o * The writer principally alluded to in this part of the Letter, was the excellent Dr. Jeremy Taylor, Bishop of Down and Conner.

* Robert Boyle, Esq.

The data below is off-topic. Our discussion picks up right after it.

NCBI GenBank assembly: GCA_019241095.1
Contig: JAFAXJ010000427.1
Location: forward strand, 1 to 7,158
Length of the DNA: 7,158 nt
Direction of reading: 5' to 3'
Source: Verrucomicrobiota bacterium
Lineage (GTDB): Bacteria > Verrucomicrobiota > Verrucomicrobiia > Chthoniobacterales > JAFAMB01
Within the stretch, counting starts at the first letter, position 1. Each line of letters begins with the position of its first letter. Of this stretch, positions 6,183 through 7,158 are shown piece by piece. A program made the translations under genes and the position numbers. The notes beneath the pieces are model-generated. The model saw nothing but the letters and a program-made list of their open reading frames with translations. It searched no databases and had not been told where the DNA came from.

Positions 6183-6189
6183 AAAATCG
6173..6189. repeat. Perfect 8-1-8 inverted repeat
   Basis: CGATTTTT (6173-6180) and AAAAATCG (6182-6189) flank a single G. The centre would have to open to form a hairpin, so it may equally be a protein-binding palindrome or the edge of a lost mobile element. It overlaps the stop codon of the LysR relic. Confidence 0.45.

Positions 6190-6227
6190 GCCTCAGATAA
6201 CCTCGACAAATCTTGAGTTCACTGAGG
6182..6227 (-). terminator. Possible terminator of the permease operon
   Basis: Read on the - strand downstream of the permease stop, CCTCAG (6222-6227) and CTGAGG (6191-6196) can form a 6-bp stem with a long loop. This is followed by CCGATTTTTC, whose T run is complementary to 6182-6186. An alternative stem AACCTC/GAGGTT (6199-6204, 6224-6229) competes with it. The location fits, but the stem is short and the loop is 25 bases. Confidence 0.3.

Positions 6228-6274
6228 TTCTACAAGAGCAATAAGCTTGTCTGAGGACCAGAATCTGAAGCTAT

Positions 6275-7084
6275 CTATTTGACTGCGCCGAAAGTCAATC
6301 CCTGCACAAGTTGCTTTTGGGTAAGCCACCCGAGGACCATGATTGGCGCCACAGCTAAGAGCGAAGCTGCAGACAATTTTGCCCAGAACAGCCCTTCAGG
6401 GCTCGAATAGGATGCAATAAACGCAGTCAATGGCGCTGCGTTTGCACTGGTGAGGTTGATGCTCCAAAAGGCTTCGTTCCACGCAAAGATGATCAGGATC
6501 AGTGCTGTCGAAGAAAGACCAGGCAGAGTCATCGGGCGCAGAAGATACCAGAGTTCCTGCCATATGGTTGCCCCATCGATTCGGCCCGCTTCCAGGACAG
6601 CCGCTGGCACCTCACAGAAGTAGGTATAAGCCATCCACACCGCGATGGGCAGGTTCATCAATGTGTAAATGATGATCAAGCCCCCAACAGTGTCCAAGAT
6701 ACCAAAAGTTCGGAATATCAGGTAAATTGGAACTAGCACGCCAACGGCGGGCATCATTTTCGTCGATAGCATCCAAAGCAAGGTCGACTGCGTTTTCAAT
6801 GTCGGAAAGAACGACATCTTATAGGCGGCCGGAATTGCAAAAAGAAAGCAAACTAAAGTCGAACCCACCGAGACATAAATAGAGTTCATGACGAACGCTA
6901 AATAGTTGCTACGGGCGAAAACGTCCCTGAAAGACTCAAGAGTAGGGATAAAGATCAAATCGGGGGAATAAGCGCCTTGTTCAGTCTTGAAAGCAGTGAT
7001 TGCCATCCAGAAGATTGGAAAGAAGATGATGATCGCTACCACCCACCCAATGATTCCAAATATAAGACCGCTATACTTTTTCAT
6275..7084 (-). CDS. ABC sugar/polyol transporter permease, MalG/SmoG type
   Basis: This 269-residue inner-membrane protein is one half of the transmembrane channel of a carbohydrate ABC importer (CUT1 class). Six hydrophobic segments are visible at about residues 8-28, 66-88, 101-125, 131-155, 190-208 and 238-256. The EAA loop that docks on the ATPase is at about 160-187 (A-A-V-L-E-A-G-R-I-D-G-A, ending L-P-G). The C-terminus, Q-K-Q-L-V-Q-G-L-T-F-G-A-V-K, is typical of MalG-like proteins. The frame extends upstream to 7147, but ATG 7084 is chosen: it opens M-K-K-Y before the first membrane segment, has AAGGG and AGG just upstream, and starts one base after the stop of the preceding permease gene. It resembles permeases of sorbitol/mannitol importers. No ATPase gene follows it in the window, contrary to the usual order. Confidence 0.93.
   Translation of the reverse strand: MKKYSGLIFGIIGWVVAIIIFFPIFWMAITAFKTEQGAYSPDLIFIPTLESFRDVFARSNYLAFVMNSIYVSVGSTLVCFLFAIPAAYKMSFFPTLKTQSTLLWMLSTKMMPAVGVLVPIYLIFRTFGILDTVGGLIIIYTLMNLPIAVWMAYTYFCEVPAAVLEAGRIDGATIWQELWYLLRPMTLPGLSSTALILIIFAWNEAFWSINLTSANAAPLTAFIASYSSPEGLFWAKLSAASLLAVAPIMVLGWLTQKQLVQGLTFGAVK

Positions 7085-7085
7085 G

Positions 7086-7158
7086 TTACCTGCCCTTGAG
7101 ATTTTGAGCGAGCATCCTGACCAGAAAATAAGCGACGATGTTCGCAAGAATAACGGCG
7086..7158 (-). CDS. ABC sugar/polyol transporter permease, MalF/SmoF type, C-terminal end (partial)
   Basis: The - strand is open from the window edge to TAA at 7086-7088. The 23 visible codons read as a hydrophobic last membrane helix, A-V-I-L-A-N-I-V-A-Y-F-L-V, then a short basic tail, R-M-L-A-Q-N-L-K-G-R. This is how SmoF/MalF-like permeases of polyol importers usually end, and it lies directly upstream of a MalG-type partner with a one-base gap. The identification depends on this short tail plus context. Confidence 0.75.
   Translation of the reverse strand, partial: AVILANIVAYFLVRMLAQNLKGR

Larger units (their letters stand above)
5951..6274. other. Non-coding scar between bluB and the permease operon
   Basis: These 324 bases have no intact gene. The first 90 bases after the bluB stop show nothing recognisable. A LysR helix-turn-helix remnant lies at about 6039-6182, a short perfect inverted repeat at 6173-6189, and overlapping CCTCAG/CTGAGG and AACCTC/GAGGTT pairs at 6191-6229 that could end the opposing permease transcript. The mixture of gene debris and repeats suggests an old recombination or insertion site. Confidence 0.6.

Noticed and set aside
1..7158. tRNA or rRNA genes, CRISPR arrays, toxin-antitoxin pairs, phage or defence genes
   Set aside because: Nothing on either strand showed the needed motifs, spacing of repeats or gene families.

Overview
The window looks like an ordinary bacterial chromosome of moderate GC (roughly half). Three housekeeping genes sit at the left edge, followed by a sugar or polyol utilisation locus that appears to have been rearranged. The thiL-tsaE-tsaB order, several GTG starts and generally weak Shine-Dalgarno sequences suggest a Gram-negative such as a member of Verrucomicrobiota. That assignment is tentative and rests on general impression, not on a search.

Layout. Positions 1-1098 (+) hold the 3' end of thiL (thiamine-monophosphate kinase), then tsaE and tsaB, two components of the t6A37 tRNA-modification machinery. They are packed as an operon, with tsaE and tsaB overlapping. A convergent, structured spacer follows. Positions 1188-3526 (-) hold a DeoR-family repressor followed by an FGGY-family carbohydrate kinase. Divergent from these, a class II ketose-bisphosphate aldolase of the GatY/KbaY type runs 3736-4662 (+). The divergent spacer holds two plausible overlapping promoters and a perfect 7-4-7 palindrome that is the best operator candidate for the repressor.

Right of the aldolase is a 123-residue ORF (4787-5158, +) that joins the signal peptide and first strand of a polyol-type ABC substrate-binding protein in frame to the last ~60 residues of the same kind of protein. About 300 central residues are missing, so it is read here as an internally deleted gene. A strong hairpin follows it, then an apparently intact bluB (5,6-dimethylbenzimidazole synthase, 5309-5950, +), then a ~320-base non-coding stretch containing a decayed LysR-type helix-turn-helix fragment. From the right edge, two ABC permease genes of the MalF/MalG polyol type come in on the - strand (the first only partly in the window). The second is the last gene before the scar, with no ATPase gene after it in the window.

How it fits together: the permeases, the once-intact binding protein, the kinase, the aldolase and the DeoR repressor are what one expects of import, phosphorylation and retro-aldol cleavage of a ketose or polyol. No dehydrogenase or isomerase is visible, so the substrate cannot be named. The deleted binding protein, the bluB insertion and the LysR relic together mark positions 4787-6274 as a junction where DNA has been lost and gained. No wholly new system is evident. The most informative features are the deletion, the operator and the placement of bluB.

to be informed; I commended to him Dr. Sanderson's book, “De Juramento”; which having read with great satisfaction, he asked me, “if I thought the doctor could be induced to write Cases of Conscience, if he might have an honorary pension allowed him, to furnish him with books for that purpose.’ I told him “I believed he would'; and, in a letter to the Doctor, told him what great satisfaction that honorable person, and many more, had reaped by reading his book, “De Juramento'; and asked him, “whether he would be pleased, for the benefit of the church, to write some tract of Cases of Conscience.’ He replied, “that he was glad that any had received benefit by his books;’ and added further, “that if any future tract of his could bring such benefit to any, as we seemed to say his former had done, he would willingly, though without any pension, set about that work.’ Having received this answer, that honorable person, before mentioned, did, by my hands, return fifty pounds to the good Doctor, whose condition then (as most good men's at that time were) was but low ; and he presently revised, finished, and published that excellent book, * De Conscientiá’; a book little in bulk, but not so if we consider the benefit an intelligent reader may receive by it. For there are so many general propositions concerning conscience, the nature and obligation of it explained, and proved with such firm consequence and evidence of reason, that he who reads, remembers, and can with prudence pertinently apply them “hic et nunc' to particular cases, may, by their light and help, rationally resolve a thousand particular doubts and scruples of conscience. Here you may see the charity of that honorable person in promoting, and the piety and industry of the good Doctor, in performing that excellent work. “And here I shall add the judgment of that learned and pious prelate concerning a passage very pertinent to our present purpose. When he was in Oxon, and read his public lectures in the schools as Regius Professor of Divinity, and by the truth of his positions and evidences of his proofs gave great content and satisfaction to all his hearers, especially in his clear resolutions of all difficult cases which occurred in the explication of the subject matter of his lectures; a person of quality (yet alive) privately asked him, ‘what course a young divine should take in his studies to enable him to be a good casuist P’ His answer was, ‘that, a convenient understanding of the learned languages, at least of Hebrew, Greek, and Latin, and a sufficient knowledge of arts and sciences presupposed, there were two things in human literature, a comprehension of which would be of very great use, to enable a man to be a rational and able casuist, which otherwise was very difficult, if not impossible: 1. A convenient knowledge of moral philosophy; especially that part of it which treats of the nature of human actions: To know, “quid sit actus humanus (spontaneus, invitus, mixtus), unde habeat bonitatem et malitiam moralem? an ex genere et objecto, vel ex circumstantiis; ” How the variety of circumstances varies the goodness or evil of human actions 2 How far knowledge c